Friday, December 21, 2012

 

On Conceptions of Humanism, Freethought, Atheism, Rationalism, Skepticism, etc.

 

By Norm R. Allen Jr.

 

For many atheists, atheism means much more than simply “without a belief in God or gods.” For many freethinkers, freethought means much more than thinking about religion unencumbered by the confines of religious dogma.

Word definitions evolve, so it is not surprising that such terms can expand in meaning. However, what has become problematic is that many non-theists insist that there can only be strict, narrow definitions for non-theists, and that there is only one way to be a true atheist, humanist, freethinker, skeptic, rationalist, etc.

One of the biggest challenges facing organized non-theists is that many of them believe that every conception of non-theism must have some social justice component. This is problematic. After all, there are obviously different kinds of religionists. Some of them focus on charity, conservative politics and activism, etc. Others focus on social justice and progressive politics and activism, etc. They have disagreed among themselves about practically everything - slavery, women’s rights, LGBT rights, civil rights, gun control, abortion, birth control, euthanasia, etc. However, they are all theists. If theists that believe in an infallible God with perfect knowledge and wisdom can disagree among themselves, certainly non-theists that know better can disagree among themselves.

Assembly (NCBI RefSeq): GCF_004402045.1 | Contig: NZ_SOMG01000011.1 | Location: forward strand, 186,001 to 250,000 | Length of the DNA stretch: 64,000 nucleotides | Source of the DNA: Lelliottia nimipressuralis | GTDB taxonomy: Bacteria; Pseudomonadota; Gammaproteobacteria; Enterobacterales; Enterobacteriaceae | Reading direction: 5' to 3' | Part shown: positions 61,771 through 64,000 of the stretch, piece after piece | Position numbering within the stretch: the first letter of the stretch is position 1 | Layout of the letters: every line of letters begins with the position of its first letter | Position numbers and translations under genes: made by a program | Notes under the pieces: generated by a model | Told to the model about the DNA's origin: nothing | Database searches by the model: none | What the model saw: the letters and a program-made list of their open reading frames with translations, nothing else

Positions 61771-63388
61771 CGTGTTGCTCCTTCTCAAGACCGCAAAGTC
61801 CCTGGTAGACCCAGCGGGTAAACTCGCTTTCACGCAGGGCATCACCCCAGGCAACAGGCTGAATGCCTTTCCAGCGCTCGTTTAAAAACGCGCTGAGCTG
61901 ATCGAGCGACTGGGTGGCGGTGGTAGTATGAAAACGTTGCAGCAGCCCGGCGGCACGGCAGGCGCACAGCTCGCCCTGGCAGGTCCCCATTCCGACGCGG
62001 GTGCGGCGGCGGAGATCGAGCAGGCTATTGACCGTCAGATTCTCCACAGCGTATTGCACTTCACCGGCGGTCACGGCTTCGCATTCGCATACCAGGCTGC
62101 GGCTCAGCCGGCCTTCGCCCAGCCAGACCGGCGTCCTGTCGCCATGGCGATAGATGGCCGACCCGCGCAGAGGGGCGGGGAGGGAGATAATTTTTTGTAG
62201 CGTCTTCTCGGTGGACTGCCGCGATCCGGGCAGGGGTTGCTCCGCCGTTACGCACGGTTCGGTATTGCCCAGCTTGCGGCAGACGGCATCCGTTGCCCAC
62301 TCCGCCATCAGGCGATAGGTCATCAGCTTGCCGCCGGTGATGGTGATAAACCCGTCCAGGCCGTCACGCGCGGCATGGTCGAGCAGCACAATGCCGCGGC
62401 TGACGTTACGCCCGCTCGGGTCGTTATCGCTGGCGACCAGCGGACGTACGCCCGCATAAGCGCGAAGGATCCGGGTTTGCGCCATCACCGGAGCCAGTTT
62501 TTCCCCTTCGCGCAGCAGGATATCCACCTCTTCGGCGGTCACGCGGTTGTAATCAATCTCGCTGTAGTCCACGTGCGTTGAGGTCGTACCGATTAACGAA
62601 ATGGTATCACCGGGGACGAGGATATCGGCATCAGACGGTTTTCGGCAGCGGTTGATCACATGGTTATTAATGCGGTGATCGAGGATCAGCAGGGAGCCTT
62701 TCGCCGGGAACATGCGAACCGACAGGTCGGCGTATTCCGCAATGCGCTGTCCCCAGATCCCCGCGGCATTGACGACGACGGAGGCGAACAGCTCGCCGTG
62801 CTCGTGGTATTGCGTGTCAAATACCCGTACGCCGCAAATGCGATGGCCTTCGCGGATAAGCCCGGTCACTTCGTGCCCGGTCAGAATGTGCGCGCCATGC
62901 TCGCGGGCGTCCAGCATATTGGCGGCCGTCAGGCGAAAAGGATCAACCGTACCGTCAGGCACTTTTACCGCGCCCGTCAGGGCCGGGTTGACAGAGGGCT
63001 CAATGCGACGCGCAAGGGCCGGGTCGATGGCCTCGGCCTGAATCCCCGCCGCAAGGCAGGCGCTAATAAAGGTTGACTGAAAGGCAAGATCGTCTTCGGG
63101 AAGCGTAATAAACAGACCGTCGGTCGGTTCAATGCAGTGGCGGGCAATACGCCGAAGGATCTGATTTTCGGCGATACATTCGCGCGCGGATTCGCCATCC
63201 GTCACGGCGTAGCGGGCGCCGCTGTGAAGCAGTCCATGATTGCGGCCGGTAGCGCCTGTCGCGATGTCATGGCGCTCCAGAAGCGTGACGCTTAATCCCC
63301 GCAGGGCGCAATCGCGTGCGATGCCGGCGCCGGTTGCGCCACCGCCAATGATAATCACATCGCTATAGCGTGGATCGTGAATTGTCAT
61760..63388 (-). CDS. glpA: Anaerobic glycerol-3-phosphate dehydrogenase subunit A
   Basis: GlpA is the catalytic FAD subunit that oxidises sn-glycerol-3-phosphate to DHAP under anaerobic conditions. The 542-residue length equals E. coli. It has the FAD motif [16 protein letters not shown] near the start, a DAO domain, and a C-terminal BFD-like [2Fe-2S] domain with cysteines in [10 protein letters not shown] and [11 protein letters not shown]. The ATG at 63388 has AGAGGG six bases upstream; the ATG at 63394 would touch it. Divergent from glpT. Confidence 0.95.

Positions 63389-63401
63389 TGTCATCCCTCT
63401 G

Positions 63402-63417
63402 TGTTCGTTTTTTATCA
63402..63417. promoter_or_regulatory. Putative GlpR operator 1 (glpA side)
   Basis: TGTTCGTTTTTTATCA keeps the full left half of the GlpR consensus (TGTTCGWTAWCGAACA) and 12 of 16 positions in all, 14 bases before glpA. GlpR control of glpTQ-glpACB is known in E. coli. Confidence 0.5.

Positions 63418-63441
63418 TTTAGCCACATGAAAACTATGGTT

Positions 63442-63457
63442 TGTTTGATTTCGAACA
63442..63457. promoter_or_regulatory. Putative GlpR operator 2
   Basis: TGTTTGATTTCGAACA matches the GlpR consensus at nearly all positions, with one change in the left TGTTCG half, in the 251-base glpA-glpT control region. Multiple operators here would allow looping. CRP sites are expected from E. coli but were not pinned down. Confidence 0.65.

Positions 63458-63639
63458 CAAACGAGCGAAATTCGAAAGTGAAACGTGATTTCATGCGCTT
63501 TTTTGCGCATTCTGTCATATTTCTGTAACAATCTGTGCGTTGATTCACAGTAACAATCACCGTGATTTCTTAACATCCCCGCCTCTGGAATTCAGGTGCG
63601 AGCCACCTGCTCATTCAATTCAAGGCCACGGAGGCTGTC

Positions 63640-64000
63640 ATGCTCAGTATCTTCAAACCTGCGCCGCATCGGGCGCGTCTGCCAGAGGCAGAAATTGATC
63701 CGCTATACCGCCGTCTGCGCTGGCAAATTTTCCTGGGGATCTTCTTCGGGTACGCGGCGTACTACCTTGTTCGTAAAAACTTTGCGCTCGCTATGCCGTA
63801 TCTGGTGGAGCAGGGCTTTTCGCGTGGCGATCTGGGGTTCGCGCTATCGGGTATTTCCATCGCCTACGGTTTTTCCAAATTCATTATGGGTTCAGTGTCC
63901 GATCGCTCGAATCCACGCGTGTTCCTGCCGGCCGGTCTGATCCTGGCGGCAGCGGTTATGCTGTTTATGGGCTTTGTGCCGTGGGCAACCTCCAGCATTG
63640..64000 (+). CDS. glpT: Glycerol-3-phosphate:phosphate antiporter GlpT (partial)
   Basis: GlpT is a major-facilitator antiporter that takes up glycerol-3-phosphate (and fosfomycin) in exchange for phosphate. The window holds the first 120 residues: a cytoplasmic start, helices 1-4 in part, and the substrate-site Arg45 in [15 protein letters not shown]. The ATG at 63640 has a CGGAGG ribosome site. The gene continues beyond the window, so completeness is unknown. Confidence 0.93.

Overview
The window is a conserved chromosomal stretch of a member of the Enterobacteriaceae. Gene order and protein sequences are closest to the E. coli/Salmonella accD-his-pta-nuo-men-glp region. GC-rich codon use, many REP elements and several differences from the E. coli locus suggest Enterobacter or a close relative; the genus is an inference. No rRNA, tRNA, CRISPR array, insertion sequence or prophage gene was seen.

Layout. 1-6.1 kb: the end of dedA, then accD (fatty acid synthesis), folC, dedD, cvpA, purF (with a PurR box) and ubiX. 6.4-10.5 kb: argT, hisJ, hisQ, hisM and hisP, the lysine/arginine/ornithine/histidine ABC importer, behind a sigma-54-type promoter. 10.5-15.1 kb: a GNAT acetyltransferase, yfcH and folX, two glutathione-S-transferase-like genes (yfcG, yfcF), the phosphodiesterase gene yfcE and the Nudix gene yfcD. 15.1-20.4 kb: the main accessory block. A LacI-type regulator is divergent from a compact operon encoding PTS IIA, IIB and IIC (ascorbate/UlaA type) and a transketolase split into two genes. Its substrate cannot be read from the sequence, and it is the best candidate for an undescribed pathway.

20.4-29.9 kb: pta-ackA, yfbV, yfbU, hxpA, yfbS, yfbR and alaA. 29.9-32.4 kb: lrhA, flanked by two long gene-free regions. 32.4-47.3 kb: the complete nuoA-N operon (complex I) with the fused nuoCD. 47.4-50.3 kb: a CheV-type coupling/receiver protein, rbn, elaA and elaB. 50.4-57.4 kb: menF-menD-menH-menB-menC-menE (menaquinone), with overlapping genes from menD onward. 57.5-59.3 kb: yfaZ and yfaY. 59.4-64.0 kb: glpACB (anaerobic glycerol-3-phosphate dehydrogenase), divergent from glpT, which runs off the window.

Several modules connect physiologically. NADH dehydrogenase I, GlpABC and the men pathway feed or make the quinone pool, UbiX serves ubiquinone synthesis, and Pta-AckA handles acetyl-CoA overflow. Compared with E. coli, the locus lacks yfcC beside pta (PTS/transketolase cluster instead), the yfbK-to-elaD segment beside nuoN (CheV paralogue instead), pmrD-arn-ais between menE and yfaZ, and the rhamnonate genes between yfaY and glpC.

Some people are especially insistent that there can only be one way to be a humanist, for example. Longtime humanist activist Barry Seidman defines humanism so narrowly that only a libertarian socialist (or anarcho-socialist) can be truly said to be a humanist. Some humanists believe that genuine humanism inevitably leads to socialism. Others believes only capitalists can be true humanists.

Among African American non-theists, the situation is even more complicated. The Black Atheists of Atlanta are Afrocentric. They believe that any organization with the word “Black” in it has to be all Black. White people should not feel welcome at such gatherings. Furthermore, the Black Atheists of Atlanta believe that it is dishonest and misleading for a Black organization to be welcoming of Whites.

Most people do not agree with the Black Atheists of Atlanta on this point. For this Atlanta group, Black atheists must necessarily be reactionary and Afrocentric. However, rather than simply having such a narrow conception of atheism, they could do everyone a huge favor. Rather than calling themselves the Black atheists, they could call themselves the Afrocentric atheists, the African-centered atheists, the Black militant atheists, the Black nationalist atheists, or something along those lines. That way people would know whether they want to approach the group, and they would have at least some idea as to what the group represents.

There are other groups throughout the world that understand this. The Black Panthers were clearly secular, and they promoted “revolutionary humanism.” India has the Radical Humanist Association. In the U.S., many atheists are attracted to the Atheism Plus movement.